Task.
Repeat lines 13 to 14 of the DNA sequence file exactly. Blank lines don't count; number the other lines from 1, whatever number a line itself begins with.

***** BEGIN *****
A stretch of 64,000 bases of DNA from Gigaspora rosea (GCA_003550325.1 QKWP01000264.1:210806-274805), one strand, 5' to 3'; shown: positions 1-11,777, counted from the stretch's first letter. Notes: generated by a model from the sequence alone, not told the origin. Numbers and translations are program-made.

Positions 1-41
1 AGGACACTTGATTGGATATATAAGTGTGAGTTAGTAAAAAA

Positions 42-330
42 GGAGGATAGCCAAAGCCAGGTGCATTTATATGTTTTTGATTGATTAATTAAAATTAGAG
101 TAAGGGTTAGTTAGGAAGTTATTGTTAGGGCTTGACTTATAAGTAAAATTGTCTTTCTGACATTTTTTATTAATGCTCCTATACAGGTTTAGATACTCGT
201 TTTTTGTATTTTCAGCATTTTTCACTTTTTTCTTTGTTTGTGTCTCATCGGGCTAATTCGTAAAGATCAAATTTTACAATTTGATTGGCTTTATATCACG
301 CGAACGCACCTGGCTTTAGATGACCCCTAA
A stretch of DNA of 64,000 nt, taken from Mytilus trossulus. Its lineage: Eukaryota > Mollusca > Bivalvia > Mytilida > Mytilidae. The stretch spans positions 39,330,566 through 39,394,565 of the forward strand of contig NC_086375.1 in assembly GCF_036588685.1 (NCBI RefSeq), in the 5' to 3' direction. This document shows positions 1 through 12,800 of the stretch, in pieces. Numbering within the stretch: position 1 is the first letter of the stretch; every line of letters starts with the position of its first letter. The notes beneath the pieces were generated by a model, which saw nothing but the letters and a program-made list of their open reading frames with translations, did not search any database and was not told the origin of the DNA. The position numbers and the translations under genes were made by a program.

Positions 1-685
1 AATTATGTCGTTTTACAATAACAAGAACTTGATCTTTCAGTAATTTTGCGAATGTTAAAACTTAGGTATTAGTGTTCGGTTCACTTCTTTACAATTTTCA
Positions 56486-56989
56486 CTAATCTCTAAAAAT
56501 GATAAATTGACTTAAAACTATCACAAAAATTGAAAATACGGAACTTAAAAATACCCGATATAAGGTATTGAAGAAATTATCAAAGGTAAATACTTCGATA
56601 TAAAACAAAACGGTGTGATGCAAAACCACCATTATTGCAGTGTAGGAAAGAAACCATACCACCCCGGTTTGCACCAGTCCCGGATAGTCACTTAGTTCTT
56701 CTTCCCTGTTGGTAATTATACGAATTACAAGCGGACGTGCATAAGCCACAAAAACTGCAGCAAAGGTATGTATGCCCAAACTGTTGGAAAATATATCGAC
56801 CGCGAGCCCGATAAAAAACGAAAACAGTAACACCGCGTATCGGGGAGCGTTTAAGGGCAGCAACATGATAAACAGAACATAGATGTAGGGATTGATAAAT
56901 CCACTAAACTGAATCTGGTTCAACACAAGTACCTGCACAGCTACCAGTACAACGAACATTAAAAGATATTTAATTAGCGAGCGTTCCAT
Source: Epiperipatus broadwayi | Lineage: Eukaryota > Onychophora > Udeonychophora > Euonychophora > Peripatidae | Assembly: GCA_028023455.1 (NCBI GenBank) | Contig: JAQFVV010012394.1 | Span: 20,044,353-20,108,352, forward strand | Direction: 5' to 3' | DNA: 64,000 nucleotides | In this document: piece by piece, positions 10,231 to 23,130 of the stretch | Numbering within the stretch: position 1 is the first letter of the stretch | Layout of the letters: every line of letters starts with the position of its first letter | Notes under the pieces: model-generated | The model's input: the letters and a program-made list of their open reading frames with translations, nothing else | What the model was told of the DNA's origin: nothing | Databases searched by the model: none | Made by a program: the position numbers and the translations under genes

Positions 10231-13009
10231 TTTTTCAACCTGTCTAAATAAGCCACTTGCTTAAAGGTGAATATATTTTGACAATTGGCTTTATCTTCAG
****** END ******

56486 CTAATCTCTAAAAAT
56501 GATAAATTGACTTAAAACTATCACAAAAATTGAAAATACGGAACTTAAAAATACCCGATATAAGGTATTGAAGAAATTATCAAAGGTAAATACTTCGATA